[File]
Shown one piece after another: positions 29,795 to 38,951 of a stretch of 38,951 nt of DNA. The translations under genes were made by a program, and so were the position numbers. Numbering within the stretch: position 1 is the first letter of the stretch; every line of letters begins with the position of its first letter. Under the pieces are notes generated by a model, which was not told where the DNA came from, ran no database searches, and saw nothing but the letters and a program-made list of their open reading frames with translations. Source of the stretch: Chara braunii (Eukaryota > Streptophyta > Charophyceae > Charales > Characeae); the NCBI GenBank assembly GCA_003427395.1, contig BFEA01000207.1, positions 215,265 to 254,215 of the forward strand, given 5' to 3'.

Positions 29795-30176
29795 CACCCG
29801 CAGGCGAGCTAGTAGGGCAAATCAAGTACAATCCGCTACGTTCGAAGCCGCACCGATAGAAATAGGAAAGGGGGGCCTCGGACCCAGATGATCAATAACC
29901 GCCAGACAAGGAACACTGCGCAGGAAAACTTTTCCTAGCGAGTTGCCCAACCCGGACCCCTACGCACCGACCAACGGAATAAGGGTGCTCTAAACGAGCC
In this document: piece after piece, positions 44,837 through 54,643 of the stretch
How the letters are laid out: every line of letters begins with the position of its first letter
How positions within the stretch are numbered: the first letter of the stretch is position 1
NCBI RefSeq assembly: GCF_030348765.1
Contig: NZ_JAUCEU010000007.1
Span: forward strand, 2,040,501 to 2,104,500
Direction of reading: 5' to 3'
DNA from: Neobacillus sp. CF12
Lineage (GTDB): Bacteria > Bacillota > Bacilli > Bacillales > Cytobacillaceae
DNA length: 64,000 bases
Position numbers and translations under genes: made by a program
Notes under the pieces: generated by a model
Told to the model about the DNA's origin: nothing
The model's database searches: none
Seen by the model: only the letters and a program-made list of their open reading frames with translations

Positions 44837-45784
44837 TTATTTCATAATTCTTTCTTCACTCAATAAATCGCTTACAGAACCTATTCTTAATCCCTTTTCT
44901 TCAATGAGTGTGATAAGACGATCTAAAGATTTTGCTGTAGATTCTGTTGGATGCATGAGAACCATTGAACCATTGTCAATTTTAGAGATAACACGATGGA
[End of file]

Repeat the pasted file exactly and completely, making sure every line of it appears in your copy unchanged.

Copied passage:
Shown one piece after another: positions 29,795 to 38,951 of a stretch of 38,951 nt of DNA. The translations under genes were made by a program, and so were the position numbers. Numbering within the stretch: position 1 is the first letter of the stretch; every line of letters begins with the position of its first letter. Under the pieces are notes generated by a model, which was not told where the DNA came from, ran no database searches, and saw nothing but the letters and a program-made list of their open reading frames with translations. Source of the stretch: Chara braunii (Eukaryota > Streptophyta > Charophyceae > Charales > Characeae); the NCBI GenBank assembly GCA_003427395.1, contig BFEA01000207.1, positions 215,265 to 254,215 of the forward strand, given 5' to 3'.

Positions 29795-30176
29795 CACCCG
29801 CAGGCGAGCTAGTAGGGCAAATCAAGTACAATCCGCTACGTTCGAAGCCGCACCGATAGAAATAGGAAAGGGGGGCCTCGGACCCAGATGATCAATAACC
29901 GCCAGACAAGGAACACTGCGCAGGAAAACTTTTCCTAGCGAGTTGCCCAACCCGGACCCCTACGCACCGACCAACGGAATAAGGGTGCTCTAAACGAGCC
In this document: piece after piece, positions 44,837 through 54,643 of the stretch
How the letters are laid out: every line of letters begins with the position of its first letter
How positions within the stretch are numbered: the first letter of the stretch is position 1
NCBI RefSeq assembly: GCF_030348765.1
Contig: NZ_JAUCEU010000007.1
Span: forward strand, 2,040,501 to 2,104,500
Direction of reading: 5' to 3'
DNA from: Neobacillus sp. CF12
Lineage (GTDB): Bacteria > Bacillota > Bacilli > Bacillales > Cytobacillaceae
DNA length: 64,000 bases
Position numbers and translations under genes: made by a program
Notes under the pieces: generated by a model
Told to the model about the DNA's origin: nothing
The model's database searches: none
Seen by the model: only the letters and a program-made list of their open reading frames with translations

Positions 44837-45784
44837 TTATTTCATAATTCTTTCTTCACTCAATAAATCGCTTACAGAACCTATTCTTAATCCCTTTTCT
44901 TCAATGAGTGTGATAAGACGATCTAAAGATTTTGCTGTAGATTCTGTTGGATGCATGAGAACCATTGAACCATTGTCAATTTTAGAGATAACACGATGGA